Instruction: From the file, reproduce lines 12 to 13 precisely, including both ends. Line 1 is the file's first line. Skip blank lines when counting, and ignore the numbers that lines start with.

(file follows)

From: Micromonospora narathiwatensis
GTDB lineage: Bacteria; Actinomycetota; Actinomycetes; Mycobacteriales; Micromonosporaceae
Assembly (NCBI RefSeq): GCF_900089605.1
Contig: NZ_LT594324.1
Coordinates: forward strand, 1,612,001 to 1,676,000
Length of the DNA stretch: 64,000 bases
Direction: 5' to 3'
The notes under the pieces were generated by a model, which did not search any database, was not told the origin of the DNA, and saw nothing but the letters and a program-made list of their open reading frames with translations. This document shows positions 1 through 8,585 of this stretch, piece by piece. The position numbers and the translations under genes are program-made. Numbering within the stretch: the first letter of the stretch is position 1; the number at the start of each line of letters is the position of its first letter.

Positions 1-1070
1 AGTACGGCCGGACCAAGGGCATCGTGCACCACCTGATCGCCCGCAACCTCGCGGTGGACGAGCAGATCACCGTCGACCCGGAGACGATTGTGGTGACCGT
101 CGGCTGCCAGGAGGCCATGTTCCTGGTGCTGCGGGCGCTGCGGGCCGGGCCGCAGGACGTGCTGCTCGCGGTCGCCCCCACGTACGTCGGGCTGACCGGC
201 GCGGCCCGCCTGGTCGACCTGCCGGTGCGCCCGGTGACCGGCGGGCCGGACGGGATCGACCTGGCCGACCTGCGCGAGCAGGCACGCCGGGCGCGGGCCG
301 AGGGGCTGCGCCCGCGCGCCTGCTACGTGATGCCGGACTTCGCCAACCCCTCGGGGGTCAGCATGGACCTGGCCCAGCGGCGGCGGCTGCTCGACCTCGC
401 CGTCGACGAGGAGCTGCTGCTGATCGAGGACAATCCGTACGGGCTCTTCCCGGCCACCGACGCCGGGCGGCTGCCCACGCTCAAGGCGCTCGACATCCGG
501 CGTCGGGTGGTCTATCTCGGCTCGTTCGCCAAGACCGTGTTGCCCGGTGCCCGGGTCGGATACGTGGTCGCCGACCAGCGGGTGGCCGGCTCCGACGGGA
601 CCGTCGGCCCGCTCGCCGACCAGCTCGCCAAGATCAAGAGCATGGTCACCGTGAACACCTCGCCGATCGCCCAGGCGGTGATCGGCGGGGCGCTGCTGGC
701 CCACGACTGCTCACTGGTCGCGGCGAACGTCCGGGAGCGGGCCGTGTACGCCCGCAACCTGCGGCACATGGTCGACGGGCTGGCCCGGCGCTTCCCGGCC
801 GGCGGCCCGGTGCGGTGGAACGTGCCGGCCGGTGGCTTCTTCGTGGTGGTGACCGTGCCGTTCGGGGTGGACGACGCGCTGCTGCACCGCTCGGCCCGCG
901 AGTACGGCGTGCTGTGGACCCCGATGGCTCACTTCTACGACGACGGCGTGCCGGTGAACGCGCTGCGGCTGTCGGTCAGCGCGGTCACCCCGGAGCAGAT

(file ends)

201 GCGGCCCGCCTGGTCGACCTGCCGGTGCGCCCGGTGACCGGCGGGCCGGACGGGATCGACCTGGCCGACCTGCGCGAGCAGGCACGCCGGGCGCGGGCCG
301 AGGGGCTGCGCCCGCGCGCCTGCTACGTGATGCCGGACTTCGCCAACCCCTCGGGGGTCAGCATGGACCTGGCCCAGCGGCGGCGGCTGCTCGACCTCGC